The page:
Meanwhile your government, when it deigns to speak, denies, denies, denies, that any of its subjects is a slave-owner, all evidence to the contrary notwithstanding. Human rights organisations that are reviled by your government as they are feared by mine have documented the enslavement of hundreds of thousands of Indians, Pakistanis, Bangladeshis, Sri Lankans, and Nepalis sweating, bleeding and dying to build your stadia, skyscrapers and highways to nowhere. It is only a matter of time that the slavery of the hundreds of thousands of women from my part of this continent begins to be documented and published. But we know you will feel no shame. You will feel no remorse. You will merely offer us money because you already know that our souls can be bought.

We defeated the slavers of the eighteenth century. We defeated the colonists of the twentieth century. We will defeat modern day slavers and colonists, which you most definitely are. We will beat you because we are richer, more educated, more cultured and more civilised than you will ever be. Our wealth is not denominated in dollars like yours is; it is denominated in that free-spirited love of life that years in the dessert has scorched out of your souls. We are better educated because even with the corrosive influences of the pale faces from the intemperate north, we have not forgotten essential truths about ourselves, where we came from or who we are. Our culture is our civilisation and it is not obsessed with the sexual enslavement of our women whom we revere, despite the pervasive, pernicious influences sponsored by your and your northern friends. We will prevail and there is nothing you can do about it. That scares you, doesn't it?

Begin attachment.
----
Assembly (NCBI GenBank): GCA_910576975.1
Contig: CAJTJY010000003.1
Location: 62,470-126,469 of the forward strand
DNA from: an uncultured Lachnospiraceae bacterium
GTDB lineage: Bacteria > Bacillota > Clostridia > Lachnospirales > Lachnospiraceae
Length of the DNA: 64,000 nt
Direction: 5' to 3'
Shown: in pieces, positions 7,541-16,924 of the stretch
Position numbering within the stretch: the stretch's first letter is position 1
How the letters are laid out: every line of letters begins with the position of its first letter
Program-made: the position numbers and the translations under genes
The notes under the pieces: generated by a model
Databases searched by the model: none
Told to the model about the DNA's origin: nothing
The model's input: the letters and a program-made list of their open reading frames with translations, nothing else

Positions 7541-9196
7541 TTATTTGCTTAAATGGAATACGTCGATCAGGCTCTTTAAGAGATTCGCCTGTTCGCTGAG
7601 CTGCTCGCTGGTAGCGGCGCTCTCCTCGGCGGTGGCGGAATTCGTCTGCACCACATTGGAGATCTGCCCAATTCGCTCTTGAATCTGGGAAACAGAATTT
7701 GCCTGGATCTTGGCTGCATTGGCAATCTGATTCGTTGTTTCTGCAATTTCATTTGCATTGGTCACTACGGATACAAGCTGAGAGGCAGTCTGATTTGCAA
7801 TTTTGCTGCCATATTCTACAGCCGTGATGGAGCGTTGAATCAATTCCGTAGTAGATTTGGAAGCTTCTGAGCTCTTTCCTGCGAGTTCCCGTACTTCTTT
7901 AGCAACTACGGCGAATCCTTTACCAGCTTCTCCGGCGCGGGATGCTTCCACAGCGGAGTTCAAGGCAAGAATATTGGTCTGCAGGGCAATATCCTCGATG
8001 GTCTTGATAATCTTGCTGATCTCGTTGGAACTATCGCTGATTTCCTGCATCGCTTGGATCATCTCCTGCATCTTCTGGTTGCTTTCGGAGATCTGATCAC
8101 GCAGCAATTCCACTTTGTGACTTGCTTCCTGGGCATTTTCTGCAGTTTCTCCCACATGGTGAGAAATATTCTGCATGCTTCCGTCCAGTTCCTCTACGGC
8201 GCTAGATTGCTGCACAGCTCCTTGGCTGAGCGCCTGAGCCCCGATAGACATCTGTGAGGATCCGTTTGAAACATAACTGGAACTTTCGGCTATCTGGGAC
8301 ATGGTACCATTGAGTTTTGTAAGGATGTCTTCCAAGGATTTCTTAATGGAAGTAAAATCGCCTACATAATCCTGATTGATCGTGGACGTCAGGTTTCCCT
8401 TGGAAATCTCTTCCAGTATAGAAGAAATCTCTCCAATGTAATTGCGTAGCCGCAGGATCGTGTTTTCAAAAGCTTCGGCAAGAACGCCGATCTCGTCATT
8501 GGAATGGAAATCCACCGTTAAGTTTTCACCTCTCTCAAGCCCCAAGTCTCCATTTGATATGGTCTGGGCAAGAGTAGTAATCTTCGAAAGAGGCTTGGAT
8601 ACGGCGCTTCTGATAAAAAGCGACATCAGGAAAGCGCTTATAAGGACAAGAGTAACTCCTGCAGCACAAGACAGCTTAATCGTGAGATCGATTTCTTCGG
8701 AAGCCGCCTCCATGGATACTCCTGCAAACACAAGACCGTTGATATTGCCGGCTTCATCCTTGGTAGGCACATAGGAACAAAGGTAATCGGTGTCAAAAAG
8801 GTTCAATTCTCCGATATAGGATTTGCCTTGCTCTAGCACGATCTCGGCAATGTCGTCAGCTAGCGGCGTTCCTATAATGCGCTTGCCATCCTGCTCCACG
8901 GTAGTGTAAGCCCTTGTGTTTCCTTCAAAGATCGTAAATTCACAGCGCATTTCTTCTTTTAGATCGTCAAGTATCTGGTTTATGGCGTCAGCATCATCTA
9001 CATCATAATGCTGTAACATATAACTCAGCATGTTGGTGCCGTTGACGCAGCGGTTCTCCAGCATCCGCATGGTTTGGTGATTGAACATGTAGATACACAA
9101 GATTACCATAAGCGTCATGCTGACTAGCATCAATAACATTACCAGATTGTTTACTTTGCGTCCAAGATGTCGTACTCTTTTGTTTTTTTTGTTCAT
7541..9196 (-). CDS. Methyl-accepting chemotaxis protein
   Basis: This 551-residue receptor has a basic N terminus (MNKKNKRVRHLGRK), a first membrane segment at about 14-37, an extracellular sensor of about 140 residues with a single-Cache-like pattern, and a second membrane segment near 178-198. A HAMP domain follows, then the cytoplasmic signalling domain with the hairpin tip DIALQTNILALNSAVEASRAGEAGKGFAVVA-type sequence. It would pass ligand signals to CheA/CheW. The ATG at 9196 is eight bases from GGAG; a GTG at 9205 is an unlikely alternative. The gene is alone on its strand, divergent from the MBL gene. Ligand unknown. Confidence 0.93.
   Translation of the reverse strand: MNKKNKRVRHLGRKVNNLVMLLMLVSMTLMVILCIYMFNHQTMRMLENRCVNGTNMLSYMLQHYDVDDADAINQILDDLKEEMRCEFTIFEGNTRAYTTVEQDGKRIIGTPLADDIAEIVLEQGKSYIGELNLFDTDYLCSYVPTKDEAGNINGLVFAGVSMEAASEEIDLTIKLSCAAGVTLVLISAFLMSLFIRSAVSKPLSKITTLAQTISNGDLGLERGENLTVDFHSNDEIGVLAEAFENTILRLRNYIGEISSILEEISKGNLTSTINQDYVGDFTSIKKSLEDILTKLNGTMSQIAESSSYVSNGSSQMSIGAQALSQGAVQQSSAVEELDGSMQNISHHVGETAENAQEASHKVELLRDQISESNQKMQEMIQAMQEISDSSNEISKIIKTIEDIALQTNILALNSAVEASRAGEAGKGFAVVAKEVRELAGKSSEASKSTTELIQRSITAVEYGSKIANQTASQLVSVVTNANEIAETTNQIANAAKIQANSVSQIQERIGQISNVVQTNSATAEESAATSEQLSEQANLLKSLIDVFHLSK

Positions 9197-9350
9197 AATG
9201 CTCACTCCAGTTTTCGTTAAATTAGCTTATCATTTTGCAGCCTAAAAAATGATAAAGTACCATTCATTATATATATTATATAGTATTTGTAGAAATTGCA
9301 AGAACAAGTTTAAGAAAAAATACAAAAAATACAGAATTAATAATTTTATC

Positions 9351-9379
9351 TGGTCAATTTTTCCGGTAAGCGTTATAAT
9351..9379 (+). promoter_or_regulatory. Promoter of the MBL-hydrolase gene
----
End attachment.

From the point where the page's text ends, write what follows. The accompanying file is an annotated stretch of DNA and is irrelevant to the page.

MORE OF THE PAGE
Not Superman. Sigh.

You have no idea how devastated I was to discover I am not Superman. All those capes I had planned to purchase - and tights! I am never going to jump over tall buildings in a single leap. I am never going to reverse time. I do not have ancestors from beyond the stars. I do not have a Fortress of Solitude. I do have fatal flaw, though. It is this most human of bodies. It is this vessel that is a petri dish of every virus and bacterium in the known universe. It is this unsculpted mass that takes up more and more equatorial space the longer it snuffles with wild abandon the tastier and tastier offerings of institutions of eating with names like flame-grilled. My mortality is tied to the time it will take to murder every single cell in my body.